Worldbuilding is one of the essential skills of a science fiction or fantasy writer. I’d go so far as to say it separates the greats in these genres from the mediocre. It is also the arena in which the writer is required to exercise their imagination to its fullest, or else leave the reader disappointed and unfulfilled. Building an interesting, credible, wholly consistent world, bursting with possibilities for the characters who live there, is the mark of a true master of the spec. fic. craft. Think only of Middle Earth, Arrakis, Tatooine, or Narnia and you are transported to those wonderful places and the potential they hold.
That is why I froze in fear when I was first invited by Steven Saus of Alliteration.Ink to contribute a chapter to a new non-fiction work all about worldbuilding and how to do it. There are few who are worthy. The book, Eighth Day Genesis: A Worldbuilding Codex for Writers and Creatives, edited by Sabrina Klein is out today in ebook formats (there’ll be a print edition available in a few weeks’ time) and, from my name right there on the contents list, you can see I got over my trepidation and made my contribution. I have to say, it was one of the hardest chapters I’ve ever written, not just because of the hubris of taking it on, but largely because of finding some way to fit what I wanted to say into one, small chapter.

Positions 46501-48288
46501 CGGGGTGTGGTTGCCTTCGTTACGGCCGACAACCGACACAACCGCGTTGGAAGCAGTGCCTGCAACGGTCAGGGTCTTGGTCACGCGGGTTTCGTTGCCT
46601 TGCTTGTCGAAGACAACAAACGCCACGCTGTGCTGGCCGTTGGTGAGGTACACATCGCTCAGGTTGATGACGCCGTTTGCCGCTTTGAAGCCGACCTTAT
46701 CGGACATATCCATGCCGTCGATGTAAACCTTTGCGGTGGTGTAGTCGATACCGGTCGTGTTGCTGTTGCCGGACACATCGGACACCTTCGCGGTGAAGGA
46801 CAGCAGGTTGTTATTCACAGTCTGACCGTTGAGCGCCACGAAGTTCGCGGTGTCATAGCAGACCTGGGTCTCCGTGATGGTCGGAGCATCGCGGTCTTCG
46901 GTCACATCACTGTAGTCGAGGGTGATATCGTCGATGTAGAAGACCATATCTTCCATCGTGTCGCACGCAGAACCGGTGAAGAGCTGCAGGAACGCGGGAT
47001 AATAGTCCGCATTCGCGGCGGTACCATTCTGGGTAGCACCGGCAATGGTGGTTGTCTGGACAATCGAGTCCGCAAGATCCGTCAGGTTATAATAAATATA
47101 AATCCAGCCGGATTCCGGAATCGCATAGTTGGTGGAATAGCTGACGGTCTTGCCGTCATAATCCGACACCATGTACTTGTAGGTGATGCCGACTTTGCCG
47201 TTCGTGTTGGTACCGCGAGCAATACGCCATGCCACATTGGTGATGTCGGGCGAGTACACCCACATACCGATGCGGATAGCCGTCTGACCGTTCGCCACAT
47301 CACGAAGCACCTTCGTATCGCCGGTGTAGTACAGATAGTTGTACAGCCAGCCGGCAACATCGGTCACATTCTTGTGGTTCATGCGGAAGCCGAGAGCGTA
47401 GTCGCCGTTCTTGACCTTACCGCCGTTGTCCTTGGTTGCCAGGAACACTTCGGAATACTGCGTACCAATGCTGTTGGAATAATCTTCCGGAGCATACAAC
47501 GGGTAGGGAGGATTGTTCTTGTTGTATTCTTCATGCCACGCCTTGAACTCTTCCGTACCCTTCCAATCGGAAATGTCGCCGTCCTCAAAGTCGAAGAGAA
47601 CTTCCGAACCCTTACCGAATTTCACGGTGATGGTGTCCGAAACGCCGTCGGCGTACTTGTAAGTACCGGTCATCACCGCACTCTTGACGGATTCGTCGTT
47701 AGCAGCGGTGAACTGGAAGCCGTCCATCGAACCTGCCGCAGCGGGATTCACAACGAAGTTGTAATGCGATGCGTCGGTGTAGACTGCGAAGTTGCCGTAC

Fortunately for me, there were many other invited contributors who were busily crafting the rest of the book at the same time. I just had to stick to one tiny aspect of the whole – building a government for an invented world. I will leave it to you guys to decide whether I did even this small fragment justice. I really hope I did, because I truly believe that worldbuilding is the cornerstone of great science fiction and fantasy. I’ve been reading other contributions to the collection all day and I am very impressed. Sabrina and Steven have put together an excellent writer’s resource and one I’ll be happy to have on my bookshelf.